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Don't Stop Believin': Pop Culture and Religion from <i>Ben-Hur</i> to Zombies Paperback – October 13, 2012
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"Rejecting the tendency to see the spiritual as made of a different quality than the popular, Robert Johnston, Craig Detweiler, and Barry Taylor invite us--in fact, usher us--into spiritual themes that have shaped American, and world, culture over the last half century. Don't Stop Believin' is a fast-paced, timely dictionary of popular, meaningful spiritual vitality." Doug Pagitt, pastor, radio host, and author of A Christianity Worth Believing
"Ranging widely and wisely across the panoply of people, places and events that defined the heart and soul of the late twentieth and early twenty-first centuries, this is a spiritual tour de force about the things that have shaped our histories and defined our context of culture and meaning." J. Walker Smith, Executive Chairman, The Futures Company; author of Generation Ageless
"This fantastic collection of essays (more like conversation starters, really) encourages us to take a deeper look at the popular entertainment that our world enjoys--because we just might find God there. If a contemporary apostle Paul had to defend the faith on a modern-day Mars Hill, I'd recommend he refer to this book for a quick update about how our culture reflects what we believe." Dean Batali, Writer/Producer, That '70s Show and Buffy the Vampire Slayer
About the Author
Robert K. Johnston is Professor of Theology and Culture at Fuller Theological Seminary. He is the author of Reel Spirituality: Theology and Film in Dialogue and Finding God in the Movies: 33 Films of Reel Faith, and editor of Reframing Theology & Film: New Focus for an Emerging Discipline.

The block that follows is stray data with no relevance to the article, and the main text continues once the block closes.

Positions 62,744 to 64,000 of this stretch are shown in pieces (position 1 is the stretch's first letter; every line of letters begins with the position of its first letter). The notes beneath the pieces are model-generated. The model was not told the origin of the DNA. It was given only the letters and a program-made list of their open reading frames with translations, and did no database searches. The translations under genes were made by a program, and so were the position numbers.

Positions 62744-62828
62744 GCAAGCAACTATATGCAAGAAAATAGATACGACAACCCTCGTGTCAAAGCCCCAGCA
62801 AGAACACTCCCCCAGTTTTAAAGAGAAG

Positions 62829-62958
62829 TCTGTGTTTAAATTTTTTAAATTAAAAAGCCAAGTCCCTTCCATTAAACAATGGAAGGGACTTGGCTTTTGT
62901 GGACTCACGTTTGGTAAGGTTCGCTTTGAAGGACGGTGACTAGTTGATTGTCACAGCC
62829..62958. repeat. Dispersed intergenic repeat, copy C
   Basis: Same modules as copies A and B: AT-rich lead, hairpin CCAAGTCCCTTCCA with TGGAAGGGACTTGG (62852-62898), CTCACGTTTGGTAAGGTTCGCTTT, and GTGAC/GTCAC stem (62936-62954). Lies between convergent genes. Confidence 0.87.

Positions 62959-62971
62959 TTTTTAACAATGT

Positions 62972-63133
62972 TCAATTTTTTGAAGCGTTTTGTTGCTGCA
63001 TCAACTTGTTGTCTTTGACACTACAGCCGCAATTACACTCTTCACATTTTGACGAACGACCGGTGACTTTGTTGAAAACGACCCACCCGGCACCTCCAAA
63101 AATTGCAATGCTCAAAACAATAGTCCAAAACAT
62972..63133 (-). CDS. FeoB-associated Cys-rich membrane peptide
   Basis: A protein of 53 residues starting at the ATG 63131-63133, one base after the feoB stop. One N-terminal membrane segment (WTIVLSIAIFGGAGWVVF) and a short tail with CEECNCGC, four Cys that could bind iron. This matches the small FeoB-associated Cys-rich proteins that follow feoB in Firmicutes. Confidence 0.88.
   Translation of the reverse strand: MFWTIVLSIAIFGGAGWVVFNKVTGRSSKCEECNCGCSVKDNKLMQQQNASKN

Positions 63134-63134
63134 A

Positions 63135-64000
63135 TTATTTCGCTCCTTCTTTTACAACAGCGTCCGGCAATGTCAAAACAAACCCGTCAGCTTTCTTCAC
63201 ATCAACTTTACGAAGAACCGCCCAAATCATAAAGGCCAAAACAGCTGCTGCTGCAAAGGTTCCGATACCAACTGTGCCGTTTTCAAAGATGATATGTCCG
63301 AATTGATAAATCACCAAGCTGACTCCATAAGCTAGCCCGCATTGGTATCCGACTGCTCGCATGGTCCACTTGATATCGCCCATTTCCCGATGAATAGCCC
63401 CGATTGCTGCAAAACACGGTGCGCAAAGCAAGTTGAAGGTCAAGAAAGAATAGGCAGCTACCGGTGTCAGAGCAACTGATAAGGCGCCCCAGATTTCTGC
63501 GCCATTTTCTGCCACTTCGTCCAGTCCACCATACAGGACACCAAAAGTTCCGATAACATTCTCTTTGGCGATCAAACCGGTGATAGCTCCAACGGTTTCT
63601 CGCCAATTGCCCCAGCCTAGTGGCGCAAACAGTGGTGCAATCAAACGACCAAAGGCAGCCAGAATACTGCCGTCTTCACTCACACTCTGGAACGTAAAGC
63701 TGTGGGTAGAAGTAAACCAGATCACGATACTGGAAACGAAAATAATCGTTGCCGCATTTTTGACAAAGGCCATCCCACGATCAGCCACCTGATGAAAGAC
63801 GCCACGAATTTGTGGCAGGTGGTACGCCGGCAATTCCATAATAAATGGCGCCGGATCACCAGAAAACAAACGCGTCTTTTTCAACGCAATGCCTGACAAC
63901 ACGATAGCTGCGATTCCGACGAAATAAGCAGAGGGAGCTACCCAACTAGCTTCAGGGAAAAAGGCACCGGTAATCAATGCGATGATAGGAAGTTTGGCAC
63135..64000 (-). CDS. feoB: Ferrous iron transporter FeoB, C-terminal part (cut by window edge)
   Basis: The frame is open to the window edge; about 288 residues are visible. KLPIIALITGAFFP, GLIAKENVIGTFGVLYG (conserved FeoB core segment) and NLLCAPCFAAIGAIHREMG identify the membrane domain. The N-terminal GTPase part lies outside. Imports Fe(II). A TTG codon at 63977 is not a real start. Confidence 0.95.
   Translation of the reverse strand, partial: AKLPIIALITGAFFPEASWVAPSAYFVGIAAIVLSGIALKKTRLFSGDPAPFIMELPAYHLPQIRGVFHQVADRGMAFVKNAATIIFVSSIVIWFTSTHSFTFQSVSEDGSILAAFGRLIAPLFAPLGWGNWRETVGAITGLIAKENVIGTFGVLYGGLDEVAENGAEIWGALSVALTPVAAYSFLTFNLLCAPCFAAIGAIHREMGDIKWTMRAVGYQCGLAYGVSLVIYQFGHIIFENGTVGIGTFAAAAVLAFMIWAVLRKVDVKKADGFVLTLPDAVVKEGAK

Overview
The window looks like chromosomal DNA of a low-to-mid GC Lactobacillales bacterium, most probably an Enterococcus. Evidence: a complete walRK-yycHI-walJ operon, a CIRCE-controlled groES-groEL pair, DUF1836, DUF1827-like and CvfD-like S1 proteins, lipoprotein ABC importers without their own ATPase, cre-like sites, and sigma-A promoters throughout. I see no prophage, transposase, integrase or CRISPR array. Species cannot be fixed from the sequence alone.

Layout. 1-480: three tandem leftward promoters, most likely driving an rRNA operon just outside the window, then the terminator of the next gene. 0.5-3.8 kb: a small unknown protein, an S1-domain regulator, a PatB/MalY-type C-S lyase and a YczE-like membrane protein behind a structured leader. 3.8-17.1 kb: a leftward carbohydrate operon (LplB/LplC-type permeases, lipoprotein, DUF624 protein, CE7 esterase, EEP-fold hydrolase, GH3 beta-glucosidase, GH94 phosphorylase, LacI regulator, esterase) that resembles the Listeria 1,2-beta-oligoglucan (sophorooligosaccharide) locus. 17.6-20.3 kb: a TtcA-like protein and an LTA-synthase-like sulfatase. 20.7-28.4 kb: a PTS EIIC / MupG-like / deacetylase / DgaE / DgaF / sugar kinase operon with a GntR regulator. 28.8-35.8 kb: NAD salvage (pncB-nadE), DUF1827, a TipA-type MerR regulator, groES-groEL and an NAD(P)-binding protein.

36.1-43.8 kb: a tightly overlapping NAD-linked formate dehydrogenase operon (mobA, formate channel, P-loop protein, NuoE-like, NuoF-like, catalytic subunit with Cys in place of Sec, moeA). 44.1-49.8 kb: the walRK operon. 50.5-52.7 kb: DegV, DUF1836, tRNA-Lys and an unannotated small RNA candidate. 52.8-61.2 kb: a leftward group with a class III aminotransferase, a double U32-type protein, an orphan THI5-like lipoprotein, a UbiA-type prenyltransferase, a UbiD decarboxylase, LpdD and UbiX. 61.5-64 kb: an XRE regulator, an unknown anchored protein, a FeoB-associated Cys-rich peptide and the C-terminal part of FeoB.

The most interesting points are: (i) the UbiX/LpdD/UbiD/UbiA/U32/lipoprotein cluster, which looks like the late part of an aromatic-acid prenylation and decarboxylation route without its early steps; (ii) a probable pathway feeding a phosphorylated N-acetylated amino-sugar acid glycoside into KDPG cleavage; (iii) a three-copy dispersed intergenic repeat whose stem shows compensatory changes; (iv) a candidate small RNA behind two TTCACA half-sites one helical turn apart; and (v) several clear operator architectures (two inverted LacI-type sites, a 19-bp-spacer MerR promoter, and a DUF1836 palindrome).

Craig Detweiler is Associate Professor of Communication at Pepperdine University. He is the editor of Halos and Avatars: Playing Video Games with God; the author of Into the Dark: Seeing the Sacred in the Top Films of the 21st Century; and coauthor (with Barry Taylor) of A Matrix of Meanings: Finding God in Pop Culture.
Barry Taylor is Adjunct Professor of Popular Culture and Theology at Fuller Theological Seminary and coauthor (with Craig Detweiler) of A Matrix of Meanings: Finding God in Pop Culture. He is a professional musician, painter, and the leader of New Ground, an alternative worship gathering in Los Angeles.
Top Customer Reviews
As a fan of pop culture and a student of religious studies (I have an undergraduate degree in Religious Studies from McGill University), I can honestly say there wasn't anything in this book that I didn't already know. I didn't learn anything new or gain new insights or perspective. I don't think that's as much an endorsement of my body of knowledge as it is an indictment of the lack of depth presented in this book. If I were grading it, I would check the box that says, "Fails to meet expectations." Such a shame.
Disclaimer: I received a digital galley of this book free from Edelweiss (Above the Tree Line). I was asked to write an honest review, though not necessarily a favourable one. The opinions expressed are strictly my own.
The first 15 articles sketch out what the 50s are about. It is a time where families are more closely knitted, coming together to watch TV sitcoms like "I Love Lucy" and "Father Knows Best." It is time of growing awareness of a need for greater equality, especially race and gender. This gives rise to rebellious symbols such as JD Salinger's counter-cultural "Catcher in the Rye" or Elvis Presley's Rock and Roll against a culture of uptight, prim-and-proper Pleasantville atmosphere.Read more ›
Some of the entries had the virtue of often being so obscure that I was totally unaware of the subject, such as "Banksy", a London graffiti artist. Unfortunately, the information provided was minimal. There were neither pictures nor references to where one may find more information. For me, the other end of the spectrum was The Lord of the Rings and J. R. R. Tolkien, about which I knew volumes.
But there were only two such entries, and dozens on which I know far more than what was in the book. Most were like "Goth" and "Left Behind". I never read any of the "Left Behind" books, but I have heard enough about them that I could write a paragraph about them.
Aside from the use of this in my course, it's best use might be for either kids, or as the source of trivia questions, or some other party game.
I would like to thank the publisher for the copy of this book I enjoyed reading. I gave an honest review based on my opinion of what I read.